My attempt in 1932 when this story was brought to my notice was to get that Diary in its original form published just as it was as a centenary event. Dr. Sharp, who asked me to write this book, did not agree with me. He wanted a new book telling the story as he thought I could do it. Perhaps I may say that a very favourite broadcaster has in recent days captured the idea that was in Dr. Sharp’s mind, when he gets various very representative companies of people to ‘have a go’ and calls it ‘bringing the people to the people’.

I am sure it needed something like my book to show that it was the religion of these men that really counted in that stage of the people’s emancipation in which their strength of purpose, loyalty to a principle they had adopted, fearlessness of consequences, refusal to betray their associates and patient endurance was the principal factor.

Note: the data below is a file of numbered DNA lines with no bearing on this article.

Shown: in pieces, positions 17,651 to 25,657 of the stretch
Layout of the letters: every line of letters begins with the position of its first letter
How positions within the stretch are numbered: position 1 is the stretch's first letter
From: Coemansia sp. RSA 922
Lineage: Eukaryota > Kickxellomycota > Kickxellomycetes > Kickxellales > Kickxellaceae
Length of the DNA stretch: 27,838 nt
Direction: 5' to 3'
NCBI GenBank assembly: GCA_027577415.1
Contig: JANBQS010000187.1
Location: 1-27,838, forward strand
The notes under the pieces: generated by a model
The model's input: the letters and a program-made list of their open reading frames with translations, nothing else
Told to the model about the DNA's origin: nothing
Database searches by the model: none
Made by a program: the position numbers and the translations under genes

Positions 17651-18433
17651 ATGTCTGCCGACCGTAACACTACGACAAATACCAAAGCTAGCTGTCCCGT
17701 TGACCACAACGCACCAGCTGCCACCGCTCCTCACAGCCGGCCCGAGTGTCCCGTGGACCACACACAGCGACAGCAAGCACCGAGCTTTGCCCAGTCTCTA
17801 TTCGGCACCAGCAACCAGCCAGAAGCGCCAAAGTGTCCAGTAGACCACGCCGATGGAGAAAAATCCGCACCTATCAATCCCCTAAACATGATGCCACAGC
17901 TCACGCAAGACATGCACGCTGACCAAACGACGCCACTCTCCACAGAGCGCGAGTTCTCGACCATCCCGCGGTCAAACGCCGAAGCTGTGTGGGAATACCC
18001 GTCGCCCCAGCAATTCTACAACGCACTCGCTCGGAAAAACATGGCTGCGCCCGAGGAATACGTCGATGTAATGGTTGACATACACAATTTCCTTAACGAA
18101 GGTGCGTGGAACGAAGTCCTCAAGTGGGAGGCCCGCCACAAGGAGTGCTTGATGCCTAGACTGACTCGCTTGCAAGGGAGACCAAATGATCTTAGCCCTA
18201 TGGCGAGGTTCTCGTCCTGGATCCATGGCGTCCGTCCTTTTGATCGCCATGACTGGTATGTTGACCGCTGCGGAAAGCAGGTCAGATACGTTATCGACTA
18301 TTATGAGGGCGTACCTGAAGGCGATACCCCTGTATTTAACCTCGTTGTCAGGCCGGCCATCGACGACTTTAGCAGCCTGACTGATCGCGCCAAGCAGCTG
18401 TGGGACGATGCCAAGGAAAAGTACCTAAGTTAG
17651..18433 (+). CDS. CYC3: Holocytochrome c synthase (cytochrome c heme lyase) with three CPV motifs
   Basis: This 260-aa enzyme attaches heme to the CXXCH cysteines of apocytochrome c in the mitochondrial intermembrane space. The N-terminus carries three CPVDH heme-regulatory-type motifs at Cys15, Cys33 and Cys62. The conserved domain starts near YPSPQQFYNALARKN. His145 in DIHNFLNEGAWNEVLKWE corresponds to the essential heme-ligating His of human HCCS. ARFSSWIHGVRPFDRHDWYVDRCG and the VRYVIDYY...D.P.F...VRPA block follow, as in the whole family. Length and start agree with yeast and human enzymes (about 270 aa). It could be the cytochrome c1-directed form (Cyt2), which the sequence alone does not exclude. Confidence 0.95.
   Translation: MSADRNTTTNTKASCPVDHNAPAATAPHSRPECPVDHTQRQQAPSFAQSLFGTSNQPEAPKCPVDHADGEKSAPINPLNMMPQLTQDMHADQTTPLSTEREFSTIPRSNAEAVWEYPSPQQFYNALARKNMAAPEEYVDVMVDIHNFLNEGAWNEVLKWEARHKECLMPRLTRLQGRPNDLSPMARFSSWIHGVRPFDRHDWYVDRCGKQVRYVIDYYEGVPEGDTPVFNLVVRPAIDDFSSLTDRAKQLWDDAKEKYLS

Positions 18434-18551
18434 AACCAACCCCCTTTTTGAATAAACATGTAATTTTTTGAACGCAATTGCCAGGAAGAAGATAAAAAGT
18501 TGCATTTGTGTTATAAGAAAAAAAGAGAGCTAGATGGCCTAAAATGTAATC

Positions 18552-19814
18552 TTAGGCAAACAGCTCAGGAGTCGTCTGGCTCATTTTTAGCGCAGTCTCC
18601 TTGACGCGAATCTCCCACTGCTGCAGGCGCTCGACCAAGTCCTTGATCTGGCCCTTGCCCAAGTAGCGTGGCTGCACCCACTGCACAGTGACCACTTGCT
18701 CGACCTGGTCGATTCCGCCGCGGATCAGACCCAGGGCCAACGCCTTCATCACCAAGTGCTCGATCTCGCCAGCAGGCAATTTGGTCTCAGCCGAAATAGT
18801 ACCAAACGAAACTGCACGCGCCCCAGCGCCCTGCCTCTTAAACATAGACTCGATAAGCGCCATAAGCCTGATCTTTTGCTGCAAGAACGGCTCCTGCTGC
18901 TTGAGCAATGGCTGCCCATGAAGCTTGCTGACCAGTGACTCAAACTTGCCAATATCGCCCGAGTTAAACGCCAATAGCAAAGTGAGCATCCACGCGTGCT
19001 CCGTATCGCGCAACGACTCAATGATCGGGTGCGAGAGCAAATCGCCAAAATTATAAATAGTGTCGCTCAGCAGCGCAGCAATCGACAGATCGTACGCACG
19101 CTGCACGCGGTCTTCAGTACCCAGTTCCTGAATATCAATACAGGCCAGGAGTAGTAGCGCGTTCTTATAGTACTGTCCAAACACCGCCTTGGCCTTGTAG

They were Trade Unionists for about three months. They suffered four years’ punishment of a very rigorous character for it. They maintained their faith throughout. But it was a faith in God and God’s justice.

That the Labour Party came from these origins is very true. It has been a slow growth. Kingsley and Maurice were tremendous influences. Chartism was a step on the way. And Chartism had its Methodists like Thomas Cooper. The early days of the great Miners’ Unions saw almost entirely Methodist local preachers as the leaders of their revolt against the tyranny of the mineowners. Even in the Scottish Miners’ movement where there were few if any Methodists, much of the leadership came from earnest Christians.

The influence of the miners on the growth of the modern Labour Movement cannot be over-estimated. There have been Agnostics and to some extent Atheists among all these social movements. But in the main the inspiration of them has come from men who have a faith in God, men who have formed their own opinion of God’s justice from their earnest reading of the Prophets of Israel and the Gospel story, men who have been prepared to suffer if their fellows can gain justice and advance through their sufferings. Such in a special degree were the Tolpuddle martyrs.

Owen Rattenbury

January, 1950.